Weed cover in olive orchards enhances the ecosystem’s capacity as a CO2 sink

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In the experiment, instruments measuring high frequency (10Hz) variables like CO2 concentration in the air, wind velocity and direction.

Scientists at the University of Granada (UGR) studied the effects and benefits of maintaining vegetation, or weed cover, in olive grove soil. In a recently-published article in the journal Agriculture, Ecosystems and Environment, these scientists showed their results after a year of measuring an olive grove in Jaen (SE Spain), which show that weed cover significantly increases carbon uptake, acting as a sink for one of the principal greenhouse effect gases, CO2.

Olive trees are one of the most widespread crops in the Mediterranean and specifically in Spain, where they occupy an area of 2.6Mha. In Andalusia, this crops is especially relevant as it not only represents 60% of the total Spanish olive cultivation (1.5 Mha), but also has important economic, social and environmental benefits.

Currently, olive crops are facing several environmental problems because of, among other factors, conventional agricultural practices such as intense tillage, weed cover elimination and the use of chemical pesticides and fertilizers. These practices have caused large losses in soil organic carbon (SOC) and reduced the ecosystem´s capacity to act as a CO2 sink, resulting in environmental damage and high economic costs.

The maintenance of weed cover in the alleys of olive graves has many benefits such as controlling erosion and increasing soil organic carbon levels. However, little research has been done on its effect on CO2 fluxes in the ecosystem.

Project CARBOLIVAR and Project GEI-Spain
The Excellence project CARBOLIVAR (RNM-7186), funded by the Andalusian Regional Government’s Ministry of Innovation, Science and Business and the Spanish Ministry of Economy and Competitiveness Project GEI-Spain (CGL2014-52838-C2-1-R), both including ERDF funds, were led by researchers from the UGR Departments of Applied Physics and of Ecology. They studied the effect of weed cover in CO2 fluxes in olive groves using the eddy covariance technique.

The eddy covariance technique allows the continuous and non-destructive measurement of CO2 exchanges between an ecosystem and the atmosphere as well as obtaining the carbon balance of an ecosystem at different temporal scales, allowing scientists to know whether the ecosystem acts as a source or sink of CO2. This technique is applied using instruments that measure high frequency (10Hz) variables like CO2 concentration in the air, wind velocity and direction, as well as other additional instruments to measure humidity, air temperature and atmospheric pressure.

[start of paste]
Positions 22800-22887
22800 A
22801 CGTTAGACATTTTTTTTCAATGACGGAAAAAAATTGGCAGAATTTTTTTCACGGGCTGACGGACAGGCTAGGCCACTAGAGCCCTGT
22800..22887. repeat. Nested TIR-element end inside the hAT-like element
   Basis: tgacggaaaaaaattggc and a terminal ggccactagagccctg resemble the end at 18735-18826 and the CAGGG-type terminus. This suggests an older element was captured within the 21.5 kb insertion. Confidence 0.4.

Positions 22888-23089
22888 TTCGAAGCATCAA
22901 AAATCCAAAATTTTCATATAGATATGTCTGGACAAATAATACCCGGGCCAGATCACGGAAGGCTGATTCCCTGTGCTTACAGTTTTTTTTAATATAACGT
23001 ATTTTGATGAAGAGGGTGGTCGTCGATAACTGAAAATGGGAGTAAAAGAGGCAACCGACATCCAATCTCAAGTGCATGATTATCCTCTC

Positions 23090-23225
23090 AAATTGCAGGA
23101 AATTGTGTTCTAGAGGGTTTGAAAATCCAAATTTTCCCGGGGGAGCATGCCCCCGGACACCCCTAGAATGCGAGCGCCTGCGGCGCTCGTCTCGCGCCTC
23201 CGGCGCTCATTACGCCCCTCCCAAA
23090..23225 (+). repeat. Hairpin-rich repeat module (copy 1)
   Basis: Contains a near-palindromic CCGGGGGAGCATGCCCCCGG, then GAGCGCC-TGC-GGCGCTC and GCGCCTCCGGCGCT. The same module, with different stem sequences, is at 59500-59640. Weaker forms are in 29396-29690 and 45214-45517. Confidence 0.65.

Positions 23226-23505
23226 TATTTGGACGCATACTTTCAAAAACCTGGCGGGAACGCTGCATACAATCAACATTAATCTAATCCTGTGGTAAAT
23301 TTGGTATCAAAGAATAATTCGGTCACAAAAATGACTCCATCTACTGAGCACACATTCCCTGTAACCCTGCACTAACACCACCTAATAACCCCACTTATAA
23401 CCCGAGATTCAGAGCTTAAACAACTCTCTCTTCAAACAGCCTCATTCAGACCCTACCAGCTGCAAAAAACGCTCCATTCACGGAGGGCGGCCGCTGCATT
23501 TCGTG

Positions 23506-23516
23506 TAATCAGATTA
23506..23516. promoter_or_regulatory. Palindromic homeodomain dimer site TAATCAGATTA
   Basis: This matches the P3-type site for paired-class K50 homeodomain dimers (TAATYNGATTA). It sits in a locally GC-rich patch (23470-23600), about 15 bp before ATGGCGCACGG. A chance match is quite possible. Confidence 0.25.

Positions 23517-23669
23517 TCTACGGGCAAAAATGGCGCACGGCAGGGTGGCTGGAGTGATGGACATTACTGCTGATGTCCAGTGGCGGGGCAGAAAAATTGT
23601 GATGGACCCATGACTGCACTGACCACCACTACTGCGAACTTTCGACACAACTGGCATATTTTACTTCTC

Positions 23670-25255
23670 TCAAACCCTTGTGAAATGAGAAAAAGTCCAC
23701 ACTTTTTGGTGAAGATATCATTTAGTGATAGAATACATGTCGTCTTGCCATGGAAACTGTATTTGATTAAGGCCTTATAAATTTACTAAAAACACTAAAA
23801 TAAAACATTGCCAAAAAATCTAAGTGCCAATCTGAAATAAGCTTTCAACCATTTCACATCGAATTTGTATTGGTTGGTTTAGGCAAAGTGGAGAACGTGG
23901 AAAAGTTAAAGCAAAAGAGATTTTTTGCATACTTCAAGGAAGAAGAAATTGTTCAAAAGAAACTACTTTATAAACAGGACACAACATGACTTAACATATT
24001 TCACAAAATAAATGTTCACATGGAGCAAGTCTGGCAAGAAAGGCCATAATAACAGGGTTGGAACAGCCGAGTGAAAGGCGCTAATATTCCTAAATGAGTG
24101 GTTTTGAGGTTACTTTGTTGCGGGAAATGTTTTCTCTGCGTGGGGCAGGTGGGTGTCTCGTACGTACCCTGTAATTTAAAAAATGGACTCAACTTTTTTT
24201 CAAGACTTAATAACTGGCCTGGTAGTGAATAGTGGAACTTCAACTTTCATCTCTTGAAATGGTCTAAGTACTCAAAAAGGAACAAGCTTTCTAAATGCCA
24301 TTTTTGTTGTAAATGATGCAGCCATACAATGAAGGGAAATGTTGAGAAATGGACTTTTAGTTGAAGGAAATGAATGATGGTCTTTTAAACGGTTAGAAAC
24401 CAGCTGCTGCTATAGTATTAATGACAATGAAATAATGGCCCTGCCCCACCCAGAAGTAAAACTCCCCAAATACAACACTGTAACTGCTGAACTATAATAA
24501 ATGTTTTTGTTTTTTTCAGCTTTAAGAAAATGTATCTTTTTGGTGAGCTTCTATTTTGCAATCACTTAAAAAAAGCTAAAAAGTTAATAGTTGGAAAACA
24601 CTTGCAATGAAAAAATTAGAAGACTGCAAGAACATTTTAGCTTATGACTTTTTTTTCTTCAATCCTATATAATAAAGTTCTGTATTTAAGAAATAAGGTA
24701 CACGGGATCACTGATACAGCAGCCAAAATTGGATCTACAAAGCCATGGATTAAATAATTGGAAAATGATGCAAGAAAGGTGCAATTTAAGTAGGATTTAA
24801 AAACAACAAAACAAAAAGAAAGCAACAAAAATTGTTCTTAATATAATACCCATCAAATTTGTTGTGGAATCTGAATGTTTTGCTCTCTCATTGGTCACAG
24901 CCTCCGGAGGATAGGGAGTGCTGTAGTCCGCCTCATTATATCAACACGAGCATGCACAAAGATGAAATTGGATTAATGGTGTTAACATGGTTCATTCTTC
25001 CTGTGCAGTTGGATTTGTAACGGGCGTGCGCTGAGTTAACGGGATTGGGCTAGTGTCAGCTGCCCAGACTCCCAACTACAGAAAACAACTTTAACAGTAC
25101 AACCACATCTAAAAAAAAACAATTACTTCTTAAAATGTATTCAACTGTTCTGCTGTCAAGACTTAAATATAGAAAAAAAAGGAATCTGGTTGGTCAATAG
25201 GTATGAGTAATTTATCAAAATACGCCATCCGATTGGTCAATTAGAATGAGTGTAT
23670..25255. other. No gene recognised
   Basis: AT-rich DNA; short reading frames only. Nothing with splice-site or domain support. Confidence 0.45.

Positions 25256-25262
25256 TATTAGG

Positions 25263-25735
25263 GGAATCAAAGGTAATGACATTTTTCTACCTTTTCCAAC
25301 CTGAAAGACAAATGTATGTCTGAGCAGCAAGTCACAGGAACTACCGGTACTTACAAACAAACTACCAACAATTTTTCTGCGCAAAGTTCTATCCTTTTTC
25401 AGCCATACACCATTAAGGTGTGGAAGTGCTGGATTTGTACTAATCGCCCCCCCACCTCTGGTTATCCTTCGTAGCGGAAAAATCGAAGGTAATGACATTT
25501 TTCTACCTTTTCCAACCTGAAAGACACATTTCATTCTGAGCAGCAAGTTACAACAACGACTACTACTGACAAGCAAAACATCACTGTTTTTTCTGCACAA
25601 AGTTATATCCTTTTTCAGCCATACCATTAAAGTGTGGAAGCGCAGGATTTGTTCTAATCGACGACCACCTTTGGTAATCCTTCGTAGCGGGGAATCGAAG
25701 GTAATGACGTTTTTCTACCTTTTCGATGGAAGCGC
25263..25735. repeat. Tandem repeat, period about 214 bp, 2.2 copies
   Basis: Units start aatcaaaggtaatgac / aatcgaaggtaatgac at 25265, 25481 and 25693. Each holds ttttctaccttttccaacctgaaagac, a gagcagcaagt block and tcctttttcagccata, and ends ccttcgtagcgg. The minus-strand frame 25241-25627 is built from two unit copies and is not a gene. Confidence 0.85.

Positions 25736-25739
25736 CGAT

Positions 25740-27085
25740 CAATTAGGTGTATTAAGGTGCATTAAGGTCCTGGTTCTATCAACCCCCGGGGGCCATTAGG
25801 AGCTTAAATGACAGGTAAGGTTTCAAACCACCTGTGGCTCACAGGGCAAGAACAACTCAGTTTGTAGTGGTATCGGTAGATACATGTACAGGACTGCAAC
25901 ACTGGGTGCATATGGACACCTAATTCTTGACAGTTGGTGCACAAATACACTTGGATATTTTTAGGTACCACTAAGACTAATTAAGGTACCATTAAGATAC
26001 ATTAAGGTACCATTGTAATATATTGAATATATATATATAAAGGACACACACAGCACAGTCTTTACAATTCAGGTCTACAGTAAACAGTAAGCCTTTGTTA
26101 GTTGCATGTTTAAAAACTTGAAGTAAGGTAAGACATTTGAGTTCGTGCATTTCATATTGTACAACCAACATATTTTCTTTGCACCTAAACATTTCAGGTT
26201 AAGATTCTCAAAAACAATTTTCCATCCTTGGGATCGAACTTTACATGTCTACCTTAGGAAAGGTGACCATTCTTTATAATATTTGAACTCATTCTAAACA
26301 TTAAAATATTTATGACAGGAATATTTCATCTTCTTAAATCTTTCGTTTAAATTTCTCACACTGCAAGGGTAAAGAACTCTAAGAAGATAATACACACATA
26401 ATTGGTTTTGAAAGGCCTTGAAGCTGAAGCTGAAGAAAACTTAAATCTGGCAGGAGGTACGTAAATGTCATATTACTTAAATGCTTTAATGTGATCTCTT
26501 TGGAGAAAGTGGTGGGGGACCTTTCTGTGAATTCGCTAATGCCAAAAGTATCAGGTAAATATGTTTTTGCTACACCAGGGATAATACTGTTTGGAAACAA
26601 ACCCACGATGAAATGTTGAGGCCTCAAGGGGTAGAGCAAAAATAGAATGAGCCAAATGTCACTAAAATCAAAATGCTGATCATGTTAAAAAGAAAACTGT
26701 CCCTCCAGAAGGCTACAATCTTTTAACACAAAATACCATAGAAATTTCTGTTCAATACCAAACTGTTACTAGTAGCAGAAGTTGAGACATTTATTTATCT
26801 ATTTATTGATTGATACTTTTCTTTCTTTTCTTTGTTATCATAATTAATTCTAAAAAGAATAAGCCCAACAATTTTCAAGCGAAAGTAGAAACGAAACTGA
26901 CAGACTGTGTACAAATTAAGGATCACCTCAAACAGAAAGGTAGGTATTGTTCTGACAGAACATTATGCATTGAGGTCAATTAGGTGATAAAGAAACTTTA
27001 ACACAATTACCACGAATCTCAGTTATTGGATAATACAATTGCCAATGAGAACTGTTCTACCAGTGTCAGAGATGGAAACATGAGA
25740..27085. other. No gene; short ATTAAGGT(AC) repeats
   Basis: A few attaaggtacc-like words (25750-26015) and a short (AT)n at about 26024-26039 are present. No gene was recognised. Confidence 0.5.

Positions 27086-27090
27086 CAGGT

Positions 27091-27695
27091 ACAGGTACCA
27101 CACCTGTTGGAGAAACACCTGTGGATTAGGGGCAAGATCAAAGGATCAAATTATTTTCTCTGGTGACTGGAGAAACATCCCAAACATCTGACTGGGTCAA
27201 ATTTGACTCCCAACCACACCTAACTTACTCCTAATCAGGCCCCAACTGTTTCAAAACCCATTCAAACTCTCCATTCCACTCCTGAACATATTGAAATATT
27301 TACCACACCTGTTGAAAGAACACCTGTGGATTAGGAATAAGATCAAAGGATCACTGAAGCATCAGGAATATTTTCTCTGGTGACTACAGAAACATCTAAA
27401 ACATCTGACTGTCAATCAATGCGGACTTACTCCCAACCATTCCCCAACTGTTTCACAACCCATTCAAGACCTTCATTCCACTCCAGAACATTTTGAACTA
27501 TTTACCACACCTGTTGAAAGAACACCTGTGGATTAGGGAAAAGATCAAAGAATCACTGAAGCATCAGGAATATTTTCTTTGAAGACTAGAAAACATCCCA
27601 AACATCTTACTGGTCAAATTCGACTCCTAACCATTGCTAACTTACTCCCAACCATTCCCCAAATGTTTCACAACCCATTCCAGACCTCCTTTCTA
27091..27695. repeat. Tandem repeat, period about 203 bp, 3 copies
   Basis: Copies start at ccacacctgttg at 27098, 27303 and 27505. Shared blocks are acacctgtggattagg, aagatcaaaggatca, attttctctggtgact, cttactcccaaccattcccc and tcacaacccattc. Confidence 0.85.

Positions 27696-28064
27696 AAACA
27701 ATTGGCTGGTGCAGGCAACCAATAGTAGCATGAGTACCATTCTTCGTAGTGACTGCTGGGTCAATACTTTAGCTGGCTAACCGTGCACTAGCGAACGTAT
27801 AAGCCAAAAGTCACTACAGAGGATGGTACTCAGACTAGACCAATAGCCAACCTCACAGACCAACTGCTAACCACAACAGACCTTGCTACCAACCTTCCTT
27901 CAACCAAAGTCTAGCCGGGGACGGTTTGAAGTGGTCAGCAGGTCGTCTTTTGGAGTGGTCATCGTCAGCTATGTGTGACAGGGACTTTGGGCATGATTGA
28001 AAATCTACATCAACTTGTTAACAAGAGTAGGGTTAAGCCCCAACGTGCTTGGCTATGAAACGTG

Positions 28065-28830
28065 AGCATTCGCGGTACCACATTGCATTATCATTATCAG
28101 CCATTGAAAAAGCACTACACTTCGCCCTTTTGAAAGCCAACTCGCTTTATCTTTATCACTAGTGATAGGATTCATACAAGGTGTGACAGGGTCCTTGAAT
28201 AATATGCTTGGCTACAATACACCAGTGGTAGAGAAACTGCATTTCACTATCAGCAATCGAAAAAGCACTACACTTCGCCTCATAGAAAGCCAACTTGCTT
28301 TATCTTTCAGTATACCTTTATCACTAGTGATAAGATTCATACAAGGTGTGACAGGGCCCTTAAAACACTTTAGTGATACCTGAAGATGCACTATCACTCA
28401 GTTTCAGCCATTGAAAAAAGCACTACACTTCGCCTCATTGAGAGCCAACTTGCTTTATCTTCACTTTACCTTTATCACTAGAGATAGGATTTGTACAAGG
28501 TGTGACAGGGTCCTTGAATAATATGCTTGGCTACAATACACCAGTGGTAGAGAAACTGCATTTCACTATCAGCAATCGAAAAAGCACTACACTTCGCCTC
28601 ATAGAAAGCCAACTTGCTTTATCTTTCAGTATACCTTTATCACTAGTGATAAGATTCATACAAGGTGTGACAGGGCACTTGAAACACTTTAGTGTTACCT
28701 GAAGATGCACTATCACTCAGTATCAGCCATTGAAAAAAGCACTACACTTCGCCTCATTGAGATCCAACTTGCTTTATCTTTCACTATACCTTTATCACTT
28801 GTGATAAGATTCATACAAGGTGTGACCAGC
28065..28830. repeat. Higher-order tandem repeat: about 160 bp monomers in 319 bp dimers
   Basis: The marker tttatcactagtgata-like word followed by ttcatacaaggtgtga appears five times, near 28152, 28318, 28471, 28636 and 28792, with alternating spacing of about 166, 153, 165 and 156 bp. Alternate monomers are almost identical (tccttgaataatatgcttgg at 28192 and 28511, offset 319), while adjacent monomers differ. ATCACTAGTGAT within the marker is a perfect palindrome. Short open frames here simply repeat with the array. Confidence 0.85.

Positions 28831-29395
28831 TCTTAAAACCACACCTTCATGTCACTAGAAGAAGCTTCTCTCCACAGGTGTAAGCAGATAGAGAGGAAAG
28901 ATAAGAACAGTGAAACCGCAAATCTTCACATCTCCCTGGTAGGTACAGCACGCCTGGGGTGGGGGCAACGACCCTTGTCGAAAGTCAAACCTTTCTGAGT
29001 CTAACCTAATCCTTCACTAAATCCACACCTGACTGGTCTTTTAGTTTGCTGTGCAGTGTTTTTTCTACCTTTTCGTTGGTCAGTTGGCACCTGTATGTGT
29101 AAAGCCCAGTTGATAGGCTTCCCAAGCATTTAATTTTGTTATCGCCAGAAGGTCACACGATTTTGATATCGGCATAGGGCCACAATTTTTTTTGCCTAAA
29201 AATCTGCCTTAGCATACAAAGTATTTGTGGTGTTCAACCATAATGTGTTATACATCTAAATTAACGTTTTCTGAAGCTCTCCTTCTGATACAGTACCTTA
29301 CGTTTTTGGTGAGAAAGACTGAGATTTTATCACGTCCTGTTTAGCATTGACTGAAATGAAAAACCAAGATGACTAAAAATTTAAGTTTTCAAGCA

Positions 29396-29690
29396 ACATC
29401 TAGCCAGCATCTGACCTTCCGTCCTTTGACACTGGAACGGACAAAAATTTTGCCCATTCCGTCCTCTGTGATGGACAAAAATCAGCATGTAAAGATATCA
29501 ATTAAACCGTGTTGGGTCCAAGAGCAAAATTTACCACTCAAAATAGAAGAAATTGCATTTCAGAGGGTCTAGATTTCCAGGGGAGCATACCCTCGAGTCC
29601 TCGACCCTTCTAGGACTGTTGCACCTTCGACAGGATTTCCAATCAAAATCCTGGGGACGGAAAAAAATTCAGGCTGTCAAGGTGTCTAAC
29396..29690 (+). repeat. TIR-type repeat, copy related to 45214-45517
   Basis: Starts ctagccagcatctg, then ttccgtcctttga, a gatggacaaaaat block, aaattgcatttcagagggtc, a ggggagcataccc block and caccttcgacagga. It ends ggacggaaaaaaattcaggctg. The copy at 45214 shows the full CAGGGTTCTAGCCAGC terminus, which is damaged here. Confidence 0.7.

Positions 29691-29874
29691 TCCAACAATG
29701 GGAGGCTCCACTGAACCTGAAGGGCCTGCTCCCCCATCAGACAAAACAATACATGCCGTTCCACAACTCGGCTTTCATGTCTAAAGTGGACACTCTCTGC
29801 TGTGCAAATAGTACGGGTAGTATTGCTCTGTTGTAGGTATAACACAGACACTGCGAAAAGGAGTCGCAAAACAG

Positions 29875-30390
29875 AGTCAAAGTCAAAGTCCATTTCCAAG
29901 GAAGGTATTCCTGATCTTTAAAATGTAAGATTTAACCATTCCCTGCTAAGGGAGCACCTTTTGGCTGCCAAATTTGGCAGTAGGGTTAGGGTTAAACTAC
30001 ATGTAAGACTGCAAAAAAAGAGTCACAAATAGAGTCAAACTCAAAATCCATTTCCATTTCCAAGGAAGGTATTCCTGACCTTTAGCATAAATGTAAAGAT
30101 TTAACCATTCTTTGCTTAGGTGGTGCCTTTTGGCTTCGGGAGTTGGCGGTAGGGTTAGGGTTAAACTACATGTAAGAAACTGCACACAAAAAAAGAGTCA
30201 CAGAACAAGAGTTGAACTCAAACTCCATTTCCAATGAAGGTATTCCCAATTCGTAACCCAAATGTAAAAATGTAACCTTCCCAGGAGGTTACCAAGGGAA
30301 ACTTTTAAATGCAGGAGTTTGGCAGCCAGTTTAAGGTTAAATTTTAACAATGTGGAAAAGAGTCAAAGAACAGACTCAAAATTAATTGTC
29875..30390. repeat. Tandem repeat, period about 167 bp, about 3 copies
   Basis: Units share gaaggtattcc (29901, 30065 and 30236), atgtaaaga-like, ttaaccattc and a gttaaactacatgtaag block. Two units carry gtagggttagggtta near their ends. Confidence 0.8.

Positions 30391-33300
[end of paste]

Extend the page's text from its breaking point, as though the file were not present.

Results after one year of measurement
The researchers recently published the article “Net ecosystem CO2 exchange in an irrigated olive orchard of SE Spain: influence of weed cover” in the journal Agriculture, Ecosystems and Environment, in which they published their results after a year of measurement in an olive orchard in Jaen (SE Spain) where two different treatments were applied: maintenance of weed cover in the alleys of the olive crops and weed cover elimination with an herbicide.

The results showed that the weed cover significantly increased CO2 fixation, especially during growing periods. In March, when the weeds reached their maximum size, the monthly net fixation of CO2 was three times higher with weed cover than without it. When the weeds were cut in April, leaving the weed residue on the soil, the CO2 emissions grew from the increase in soil respiration. Despite these major CO2 emissions in the spring, annual net CO2 uptake, also known as net ecosystem exchange (NEE), was two times higher in the weed cover treatment (1.40 ton C/ha/y) than in the weed-free treatment (0.7 ton C/ha/y).

In the long run, this higher CO2 fixation translates into an increase in soil organic carbon levels and a reduction in CO2 emissions in the atmosphere. In this way, applying these sustainable practices in olive and other crops helps mitigate the effects of climate change. At the same time, it also reduces the costs of corrective measures used to avoid soil erosion, improving the product’s competitiveness.



Full bibliographic information

Sonia Chamizo, Penélope Serrano-Ortiz, Ana López-Ballesteros, Enrique P. Sánchez-Cañete, José Luis Vicente-Vicente, Andrew S. Kowalski. “Net ecosystem CO2 exchange in an irrigated olive orchard of SE Spain: influence of weed cover”. Agriculture, Ecosystems and Environment 239, 51–64 (2017).